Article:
Besides Phoebe Snow, are there any other records you’ve guys been playing on heavy rotation?
Dan: In the last couple of months I couldn’t get enough of the Drive soundtrack, the Kavinsky track in particular, and I think a lot of people probably feel the same way. It actually worked out really cause when we were mixing our record in France, the guys we worked with also worshipped the sound of that record and I think it had an influence on how we finished it. That was kind of the most direct cause and effect of listening to something. But beyond that, there was nothing really on heavy rotation. Joel’s actually the guy that listens to new music and knows to say, “oh these are the four bands we’re listening to right now.”

Did you guys check out anyone in particular while you were here?
Joel: No we’ve really just been playing shows and trying to find parking.
Dan: We have checked out a lot of restaurants though so if you’d like to know what they are listening to in there, we can tell you about it!

So you guys have been together since 2005 and have released two (really awesome) albums, Galore and Fixin to Thrill, and just finished your third one. The first single on the third album, “The Right Woman,” just dropped recently on International Women’s Day. Can you tell us any more about the album and what to expect?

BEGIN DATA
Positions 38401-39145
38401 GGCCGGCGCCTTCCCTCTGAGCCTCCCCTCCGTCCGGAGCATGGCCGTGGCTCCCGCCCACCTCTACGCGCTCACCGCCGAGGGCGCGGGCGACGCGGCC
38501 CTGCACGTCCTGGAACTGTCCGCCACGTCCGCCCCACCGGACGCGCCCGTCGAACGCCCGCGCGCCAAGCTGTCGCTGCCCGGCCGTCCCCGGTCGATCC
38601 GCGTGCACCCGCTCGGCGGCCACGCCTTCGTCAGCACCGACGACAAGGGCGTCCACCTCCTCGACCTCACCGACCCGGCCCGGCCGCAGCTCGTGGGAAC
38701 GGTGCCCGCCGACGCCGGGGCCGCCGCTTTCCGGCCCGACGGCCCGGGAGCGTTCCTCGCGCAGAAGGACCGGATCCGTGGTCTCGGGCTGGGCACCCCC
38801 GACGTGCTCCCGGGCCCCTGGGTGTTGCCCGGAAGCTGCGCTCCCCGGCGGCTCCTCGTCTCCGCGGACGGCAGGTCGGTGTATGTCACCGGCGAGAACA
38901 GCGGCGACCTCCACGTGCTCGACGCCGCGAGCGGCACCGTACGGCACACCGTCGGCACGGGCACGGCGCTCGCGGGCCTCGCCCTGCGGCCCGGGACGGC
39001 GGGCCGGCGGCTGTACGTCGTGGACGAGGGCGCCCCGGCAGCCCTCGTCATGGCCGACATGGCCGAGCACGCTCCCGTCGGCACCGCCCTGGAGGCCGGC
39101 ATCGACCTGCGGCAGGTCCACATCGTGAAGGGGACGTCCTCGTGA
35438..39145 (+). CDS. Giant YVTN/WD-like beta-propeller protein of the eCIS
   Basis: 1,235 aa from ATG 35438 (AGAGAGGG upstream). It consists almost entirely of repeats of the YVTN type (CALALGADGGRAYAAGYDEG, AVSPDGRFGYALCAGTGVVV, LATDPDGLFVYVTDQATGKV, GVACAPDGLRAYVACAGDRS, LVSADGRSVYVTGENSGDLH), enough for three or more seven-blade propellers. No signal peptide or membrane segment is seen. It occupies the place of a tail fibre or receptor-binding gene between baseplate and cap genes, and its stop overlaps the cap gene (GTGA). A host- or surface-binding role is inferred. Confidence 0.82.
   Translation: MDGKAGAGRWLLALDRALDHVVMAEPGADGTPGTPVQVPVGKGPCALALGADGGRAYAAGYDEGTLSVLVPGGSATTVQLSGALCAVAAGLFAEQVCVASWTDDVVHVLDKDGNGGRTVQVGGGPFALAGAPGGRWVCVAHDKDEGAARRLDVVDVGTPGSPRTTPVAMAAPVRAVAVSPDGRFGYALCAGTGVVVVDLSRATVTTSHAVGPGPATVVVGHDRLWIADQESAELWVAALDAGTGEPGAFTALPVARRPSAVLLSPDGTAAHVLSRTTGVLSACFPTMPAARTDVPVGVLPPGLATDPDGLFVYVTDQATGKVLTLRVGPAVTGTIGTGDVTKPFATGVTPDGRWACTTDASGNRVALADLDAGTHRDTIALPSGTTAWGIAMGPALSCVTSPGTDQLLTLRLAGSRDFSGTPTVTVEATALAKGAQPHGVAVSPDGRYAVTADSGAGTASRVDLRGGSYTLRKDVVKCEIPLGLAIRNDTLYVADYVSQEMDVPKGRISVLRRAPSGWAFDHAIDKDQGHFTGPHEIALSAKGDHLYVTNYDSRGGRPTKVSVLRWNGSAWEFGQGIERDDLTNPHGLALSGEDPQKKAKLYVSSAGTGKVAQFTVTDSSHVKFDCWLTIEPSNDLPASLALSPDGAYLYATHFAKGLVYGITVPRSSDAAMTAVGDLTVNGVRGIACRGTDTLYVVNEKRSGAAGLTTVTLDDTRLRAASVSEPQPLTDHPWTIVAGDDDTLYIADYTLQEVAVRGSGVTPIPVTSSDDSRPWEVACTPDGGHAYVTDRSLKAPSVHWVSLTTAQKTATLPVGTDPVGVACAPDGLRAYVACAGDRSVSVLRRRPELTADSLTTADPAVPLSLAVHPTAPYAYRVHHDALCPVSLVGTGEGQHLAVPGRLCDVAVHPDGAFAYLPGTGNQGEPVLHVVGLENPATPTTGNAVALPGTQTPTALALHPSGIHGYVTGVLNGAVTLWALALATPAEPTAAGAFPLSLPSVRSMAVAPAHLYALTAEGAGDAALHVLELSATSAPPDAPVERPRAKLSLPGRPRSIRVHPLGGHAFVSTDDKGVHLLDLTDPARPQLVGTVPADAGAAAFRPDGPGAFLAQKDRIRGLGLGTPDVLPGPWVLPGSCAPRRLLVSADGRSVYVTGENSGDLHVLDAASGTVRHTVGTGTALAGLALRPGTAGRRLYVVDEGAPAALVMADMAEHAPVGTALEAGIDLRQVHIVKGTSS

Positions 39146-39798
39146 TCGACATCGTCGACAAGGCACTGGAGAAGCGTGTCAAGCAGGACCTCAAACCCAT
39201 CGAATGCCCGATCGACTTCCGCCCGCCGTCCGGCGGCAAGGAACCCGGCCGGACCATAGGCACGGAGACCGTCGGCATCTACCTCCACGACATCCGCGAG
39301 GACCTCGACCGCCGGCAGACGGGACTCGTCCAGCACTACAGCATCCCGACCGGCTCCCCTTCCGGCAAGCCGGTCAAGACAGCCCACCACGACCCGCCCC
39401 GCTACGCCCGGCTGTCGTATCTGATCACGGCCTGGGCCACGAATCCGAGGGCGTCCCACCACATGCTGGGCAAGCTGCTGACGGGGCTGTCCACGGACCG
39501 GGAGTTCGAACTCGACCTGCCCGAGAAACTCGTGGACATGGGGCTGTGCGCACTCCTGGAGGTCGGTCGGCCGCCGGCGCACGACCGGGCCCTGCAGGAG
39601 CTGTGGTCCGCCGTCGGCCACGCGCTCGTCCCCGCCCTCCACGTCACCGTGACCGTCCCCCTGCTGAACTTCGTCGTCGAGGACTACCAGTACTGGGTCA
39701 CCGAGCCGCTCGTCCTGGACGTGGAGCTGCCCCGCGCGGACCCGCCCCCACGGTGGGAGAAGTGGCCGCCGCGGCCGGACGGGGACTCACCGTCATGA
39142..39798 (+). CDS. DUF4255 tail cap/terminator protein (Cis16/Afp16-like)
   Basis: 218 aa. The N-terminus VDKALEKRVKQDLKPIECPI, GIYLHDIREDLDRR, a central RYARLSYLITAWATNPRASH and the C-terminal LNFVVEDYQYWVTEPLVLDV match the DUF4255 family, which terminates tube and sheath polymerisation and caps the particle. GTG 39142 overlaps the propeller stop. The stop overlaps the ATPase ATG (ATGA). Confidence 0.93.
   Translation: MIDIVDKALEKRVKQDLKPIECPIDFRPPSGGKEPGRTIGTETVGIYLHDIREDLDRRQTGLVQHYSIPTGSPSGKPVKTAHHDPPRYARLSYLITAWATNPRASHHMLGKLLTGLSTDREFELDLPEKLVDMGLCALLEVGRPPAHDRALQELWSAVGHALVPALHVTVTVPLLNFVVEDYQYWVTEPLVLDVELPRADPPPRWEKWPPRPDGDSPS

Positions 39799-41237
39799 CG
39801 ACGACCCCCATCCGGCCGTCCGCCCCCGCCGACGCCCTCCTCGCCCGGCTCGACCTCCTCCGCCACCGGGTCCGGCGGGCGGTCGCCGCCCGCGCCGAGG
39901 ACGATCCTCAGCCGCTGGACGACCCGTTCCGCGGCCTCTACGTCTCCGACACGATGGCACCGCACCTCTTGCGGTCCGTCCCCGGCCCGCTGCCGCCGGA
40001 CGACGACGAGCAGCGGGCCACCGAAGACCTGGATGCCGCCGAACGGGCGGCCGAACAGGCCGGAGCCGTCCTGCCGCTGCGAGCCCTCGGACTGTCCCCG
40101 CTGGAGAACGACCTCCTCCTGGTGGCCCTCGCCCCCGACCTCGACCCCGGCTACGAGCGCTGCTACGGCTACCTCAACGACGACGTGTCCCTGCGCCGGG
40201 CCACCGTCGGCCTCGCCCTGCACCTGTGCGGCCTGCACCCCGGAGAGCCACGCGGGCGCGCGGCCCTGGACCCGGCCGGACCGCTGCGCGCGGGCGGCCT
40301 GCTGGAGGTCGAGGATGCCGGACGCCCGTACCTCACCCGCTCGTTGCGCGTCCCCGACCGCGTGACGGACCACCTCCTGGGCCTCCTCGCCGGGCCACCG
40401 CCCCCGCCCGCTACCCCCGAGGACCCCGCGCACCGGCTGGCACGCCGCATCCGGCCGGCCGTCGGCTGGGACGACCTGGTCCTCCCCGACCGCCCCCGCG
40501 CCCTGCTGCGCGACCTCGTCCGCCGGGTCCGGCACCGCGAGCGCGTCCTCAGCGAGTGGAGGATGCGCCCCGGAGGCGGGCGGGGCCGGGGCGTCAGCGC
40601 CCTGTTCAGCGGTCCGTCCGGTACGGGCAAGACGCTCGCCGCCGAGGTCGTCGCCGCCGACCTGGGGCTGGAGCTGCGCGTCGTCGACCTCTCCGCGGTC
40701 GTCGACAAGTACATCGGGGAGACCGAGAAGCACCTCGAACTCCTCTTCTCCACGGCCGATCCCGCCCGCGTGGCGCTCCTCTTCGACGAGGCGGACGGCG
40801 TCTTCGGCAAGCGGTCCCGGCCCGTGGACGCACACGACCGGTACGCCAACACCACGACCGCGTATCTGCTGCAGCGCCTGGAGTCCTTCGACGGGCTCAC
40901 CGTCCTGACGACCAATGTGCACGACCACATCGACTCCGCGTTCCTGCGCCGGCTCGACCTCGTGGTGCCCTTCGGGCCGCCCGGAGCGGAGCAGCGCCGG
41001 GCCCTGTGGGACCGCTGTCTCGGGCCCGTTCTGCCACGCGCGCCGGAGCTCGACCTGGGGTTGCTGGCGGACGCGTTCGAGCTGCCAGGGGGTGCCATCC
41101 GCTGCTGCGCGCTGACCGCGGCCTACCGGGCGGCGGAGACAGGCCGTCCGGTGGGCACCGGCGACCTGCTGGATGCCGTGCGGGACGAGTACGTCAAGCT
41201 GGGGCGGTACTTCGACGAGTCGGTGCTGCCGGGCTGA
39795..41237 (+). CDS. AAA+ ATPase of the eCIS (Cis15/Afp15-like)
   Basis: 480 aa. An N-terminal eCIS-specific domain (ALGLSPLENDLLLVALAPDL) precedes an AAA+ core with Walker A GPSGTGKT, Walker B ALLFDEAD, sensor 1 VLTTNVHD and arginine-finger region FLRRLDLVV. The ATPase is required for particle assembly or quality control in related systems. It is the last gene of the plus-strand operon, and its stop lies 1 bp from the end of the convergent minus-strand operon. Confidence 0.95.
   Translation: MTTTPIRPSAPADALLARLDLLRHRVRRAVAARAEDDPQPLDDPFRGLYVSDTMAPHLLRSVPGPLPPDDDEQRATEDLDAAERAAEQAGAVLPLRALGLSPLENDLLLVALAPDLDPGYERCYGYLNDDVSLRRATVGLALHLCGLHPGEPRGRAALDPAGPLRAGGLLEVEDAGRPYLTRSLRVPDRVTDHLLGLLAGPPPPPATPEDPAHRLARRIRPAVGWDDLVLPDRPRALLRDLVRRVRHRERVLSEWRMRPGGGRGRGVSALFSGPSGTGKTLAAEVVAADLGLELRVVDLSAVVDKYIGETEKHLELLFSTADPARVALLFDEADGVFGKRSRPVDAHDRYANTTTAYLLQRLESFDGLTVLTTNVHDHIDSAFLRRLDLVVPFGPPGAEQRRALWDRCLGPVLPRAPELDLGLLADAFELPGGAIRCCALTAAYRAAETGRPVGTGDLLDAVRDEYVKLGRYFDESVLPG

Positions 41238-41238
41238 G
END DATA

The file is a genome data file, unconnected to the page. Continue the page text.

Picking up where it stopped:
Martina: Yeah that release worked out well didn’t it!
Dan: Yeah it was so cool to get the reaction to that cause it was a very fast, organic thing that happened. We didn’t write the track for that specific thing, it was one of the very last tracks we did for the record, and kind of an odd woman out (pun intended). But it got a really cool response from people, which was encouraging cause we worked a really long time on this record since we were touring a lot at the same time. So it was good to see that people like the teasers and that song, which is encouraging cause there are a lot of other good songs on the record. It’s very much a Dragonette record-there’s a lot of variety, especially since it took 18 months to write. We changed our whole body style a couple times during that whole period.

How did you know when the record was finished?
Dan: Got twelve songs, the record’s done.
Martina: Well apparently it’s not quite finished yet.
Dan: Yeah we need lucky thirteen. According to ourselves we need to write another song. We struggled really hard to figure out what we were doing with this album and I think finally, Martina in particular figured out ok this is what I want to do and write about and we were off from there.

Would you say there’s an overall theme to the album?
Martina: Haha no, there never is though. If Dragonette has a sound or if there’s anything consistent about us, it’s that we’re consistently inconsistent.

Martina, what comes first for you – the melody or the lyrics?